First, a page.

Growing Broad Beans - Easily Get Fresh Broad Beans Every Day
Buying Broad Beans seeds, plants and bulbs online is the easiest way to get started with Broad Beans. They are an extremely versatile and tasty vegetable that is perfectly suited to the British weather. Rich in vitamin C and protein, they are also a popular garden vegetable plot choice. Some broad beans have been particularly good for overwintering, especially in warm coastal areas.
There are many different varieties of Broad Beans including ones which are being sold in supermarkets and which have already been grown. Broad Beans can be either seedless or seed coated and they do not like extreme temperatures (or frost). You should wash any Broad Beans before you plant them as they tend to do better if they start off warm. You can either plant Broad Beans seeds indoors in a protected environment or plant them out in the garden, but seeds are usually better kept in the ground.
Broad Beans is easily grown from seed but it is possible to grow Broad Beans from seed as well as from inter-flowering (offspring) and flowering Broad Beans. The latter can be sown in late winter or early spring following wet weather or in early summer following a dry spell. When the beans reach a certain size they will stop growing and the stem will die back. If you want to grow more Broad Beans there are several things you can do, but the most successful way is to begin Growing outdoors at the end of spring when the soil is warm and dry. Don't just plant them down straight away as you won't get the best results.
Growing Broad Beans from seed involves three main methods, indoors, outdoors and through tomato plants. In a protected environment inside the house, you could just place pots on a windowsill where the Broad Beans can get some protection from harsh rays of the sun. These plants don't like direct sunlight so placing pots on a windowsill is not recommended. Growing outdoors from seed takes much work to protect the plants from extremes of heat and cold, although if properly cared for they will tolerate these changes quite well.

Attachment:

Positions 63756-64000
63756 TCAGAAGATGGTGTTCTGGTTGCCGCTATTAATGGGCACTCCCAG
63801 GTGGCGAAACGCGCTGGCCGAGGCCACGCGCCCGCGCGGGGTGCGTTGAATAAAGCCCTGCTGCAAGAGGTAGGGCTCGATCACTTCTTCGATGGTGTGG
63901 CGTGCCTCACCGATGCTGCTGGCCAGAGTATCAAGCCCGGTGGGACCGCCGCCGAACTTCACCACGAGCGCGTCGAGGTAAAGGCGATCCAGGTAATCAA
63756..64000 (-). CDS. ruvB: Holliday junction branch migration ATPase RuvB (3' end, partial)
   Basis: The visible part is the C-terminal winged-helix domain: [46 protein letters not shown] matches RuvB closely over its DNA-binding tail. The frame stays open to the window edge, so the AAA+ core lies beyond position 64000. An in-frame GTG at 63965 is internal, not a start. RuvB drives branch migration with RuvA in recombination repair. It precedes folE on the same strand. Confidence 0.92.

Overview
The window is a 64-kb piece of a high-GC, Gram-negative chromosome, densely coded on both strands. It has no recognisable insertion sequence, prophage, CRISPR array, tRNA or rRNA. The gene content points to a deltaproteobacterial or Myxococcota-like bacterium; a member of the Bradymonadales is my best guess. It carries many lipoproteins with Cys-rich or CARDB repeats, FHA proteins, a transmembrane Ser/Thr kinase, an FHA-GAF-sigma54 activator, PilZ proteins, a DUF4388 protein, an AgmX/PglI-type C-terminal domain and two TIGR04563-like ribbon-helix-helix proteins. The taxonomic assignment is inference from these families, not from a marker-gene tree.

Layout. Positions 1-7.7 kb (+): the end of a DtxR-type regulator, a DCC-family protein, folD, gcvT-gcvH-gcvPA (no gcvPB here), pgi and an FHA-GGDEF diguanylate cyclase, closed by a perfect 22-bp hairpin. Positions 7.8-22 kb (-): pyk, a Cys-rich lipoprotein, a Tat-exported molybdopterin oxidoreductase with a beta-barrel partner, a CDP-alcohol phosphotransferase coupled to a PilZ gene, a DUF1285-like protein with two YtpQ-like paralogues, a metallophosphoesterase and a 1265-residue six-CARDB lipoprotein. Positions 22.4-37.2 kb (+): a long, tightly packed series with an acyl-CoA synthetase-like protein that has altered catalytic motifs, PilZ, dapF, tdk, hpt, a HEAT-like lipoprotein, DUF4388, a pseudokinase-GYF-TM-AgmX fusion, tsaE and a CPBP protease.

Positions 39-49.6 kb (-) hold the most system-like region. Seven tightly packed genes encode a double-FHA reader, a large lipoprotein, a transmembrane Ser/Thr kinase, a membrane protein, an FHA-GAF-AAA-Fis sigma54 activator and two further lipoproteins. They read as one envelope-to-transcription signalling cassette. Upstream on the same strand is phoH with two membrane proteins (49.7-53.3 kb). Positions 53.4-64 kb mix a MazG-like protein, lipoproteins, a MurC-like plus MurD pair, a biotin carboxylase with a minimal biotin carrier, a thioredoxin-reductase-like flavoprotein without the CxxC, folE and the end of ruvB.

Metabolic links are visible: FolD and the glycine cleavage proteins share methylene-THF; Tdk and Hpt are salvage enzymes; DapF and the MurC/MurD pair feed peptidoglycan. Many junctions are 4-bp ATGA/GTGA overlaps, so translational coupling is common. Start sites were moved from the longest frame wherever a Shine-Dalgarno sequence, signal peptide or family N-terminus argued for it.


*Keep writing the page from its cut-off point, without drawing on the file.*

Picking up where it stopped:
Growing Broad Beans from pods is a slightly different method. With this method, Broad Beans is usually sown in the fall and the seeds are placed in a plastic bag which is tied to the branch that is to be harvested. The bags are then hand-taken and thrown into a fire or put in a hot compost bin. Once the pods are roasted they turn black and the beans within them start to pop out. They are then removed and the pods are harvested.
The downside to this method is that the beans often contain large amounts of the seed. The best option here would be to leave the pods outside in the autumn until the final frosts have passed. Then the young seedlings can be taken indoors to be stored in glass jars with tight lids. This is usually done in late winter or early spring. The jars are then placed in a warm place such as a kitchen, so that the broad seeds are not left out in the cold.
Another way to grow Broad beans from the stems. One of the easiest ways to go about doing this is to separate the long thin stems of Broad beans from their seeds. Simple scissors and string procedure are then followed. Care should be taken that the stems are not damaged and the seeds do not fall to the floor. Once the stems have been removed, the beans can then be easily tossed into a mesh strainer.
A third and very popular way of growing Broad beans is to use a separate plant for each seed. This means that the plant will grow up to three beans at a time, allowing you to pick the best seeds to use each season. This is a very economical way to grow your beans. The two plants will also complement each other and create new benefits such as disease resistance if cross pollination occurs between the plants. When harvesting your beans, make sure you remove the whole cluster of beans and put them into a small airtight container to preserve the flavor.